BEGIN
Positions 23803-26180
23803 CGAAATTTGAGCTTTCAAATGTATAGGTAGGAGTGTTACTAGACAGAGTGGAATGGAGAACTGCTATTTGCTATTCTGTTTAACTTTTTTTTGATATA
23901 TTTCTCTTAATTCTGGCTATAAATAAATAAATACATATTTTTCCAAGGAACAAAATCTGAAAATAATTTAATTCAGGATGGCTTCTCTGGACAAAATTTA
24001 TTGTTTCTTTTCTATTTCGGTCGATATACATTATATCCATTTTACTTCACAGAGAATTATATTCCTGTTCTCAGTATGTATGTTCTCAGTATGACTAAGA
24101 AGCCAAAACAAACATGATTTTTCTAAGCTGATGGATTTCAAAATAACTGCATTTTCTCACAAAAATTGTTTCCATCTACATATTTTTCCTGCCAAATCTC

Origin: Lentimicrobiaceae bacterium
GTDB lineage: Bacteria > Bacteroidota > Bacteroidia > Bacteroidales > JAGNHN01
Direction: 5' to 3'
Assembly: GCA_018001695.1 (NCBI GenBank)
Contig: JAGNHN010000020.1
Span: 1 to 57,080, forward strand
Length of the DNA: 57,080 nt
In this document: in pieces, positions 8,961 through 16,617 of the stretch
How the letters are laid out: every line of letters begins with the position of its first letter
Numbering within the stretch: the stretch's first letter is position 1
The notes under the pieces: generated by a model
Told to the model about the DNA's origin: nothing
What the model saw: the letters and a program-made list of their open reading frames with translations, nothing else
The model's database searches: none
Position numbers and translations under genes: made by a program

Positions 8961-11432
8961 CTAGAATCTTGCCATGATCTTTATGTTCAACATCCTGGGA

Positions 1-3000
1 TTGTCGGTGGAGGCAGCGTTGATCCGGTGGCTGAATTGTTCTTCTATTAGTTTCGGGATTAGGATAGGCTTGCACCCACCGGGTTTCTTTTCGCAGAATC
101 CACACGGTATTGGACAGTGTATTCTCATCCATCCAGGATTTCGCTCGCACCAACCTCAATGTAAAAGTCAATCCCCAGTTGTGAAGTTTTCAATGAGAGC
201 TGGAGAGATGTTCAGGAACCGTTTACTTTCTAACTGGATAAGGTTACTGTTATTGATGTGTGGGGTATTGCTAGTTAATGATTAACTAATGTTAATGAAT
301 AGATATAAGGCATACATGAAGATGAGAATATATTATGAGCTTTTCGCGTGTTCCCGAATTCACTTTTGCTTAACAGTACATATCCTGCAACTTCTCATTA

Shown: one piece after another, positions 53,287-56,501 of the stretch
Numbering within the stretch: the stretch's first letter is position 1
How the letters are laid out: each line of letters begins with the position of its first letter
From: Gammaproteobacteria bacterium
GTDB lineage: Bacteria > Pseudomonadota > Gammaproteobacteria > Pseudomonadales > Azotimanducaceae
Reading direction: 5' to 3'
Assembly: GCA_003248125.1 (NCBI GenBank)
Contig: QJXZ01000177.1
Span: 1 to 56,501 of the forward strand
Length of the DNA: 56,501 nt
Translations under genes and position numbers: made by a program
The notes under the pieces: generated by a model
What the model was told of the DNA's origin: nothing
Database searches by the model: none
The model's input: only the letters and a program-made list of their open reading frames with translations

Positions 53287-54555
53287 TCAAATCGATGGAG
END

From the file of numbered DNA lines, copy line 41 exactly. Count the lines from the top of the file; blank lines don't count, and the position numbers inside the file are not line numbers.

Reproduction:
Database searches by the model: none